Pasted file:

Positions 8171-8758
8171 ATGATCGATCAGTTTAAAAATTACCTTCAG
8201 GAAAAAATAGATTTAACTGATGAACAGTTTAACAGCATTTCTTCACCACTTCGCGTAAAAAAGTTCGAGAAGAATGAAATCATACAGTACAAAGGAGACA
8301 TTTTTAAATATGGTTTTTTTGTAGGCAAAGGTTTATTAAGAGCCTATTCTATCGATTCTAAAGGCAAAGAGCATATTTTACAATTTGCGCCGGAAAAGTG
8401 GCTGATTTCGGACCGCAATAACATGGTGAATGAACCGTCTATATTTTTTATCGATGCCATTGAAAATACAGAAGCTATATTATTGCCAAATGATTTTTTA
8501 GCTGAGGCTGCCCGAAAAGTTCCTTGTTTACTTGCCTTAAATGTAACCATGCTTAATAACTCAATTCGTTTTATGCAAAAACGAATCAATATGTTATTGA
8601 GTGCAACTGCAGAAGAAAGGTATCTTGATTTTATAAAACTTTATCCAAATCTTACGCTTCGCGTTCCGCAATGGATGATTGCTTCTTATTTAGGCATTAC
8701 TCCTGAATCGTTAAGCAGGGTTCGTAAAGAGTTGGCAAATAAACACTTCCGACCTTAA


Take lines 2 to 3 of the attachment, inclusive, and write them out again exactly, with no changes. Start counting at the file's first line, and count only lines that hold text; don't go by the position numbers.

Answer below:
8171 ATGATCGATCAGTTTAAAAATTACCTTCAG
8201 GAAAAAATAGATTTAACTGATGAACAGTTTAACAGCATTTCTTCACCACTTCGCGTAAAAAAGTTCGAGAAGAATGAAATCATACAGTACAAAGGAGACA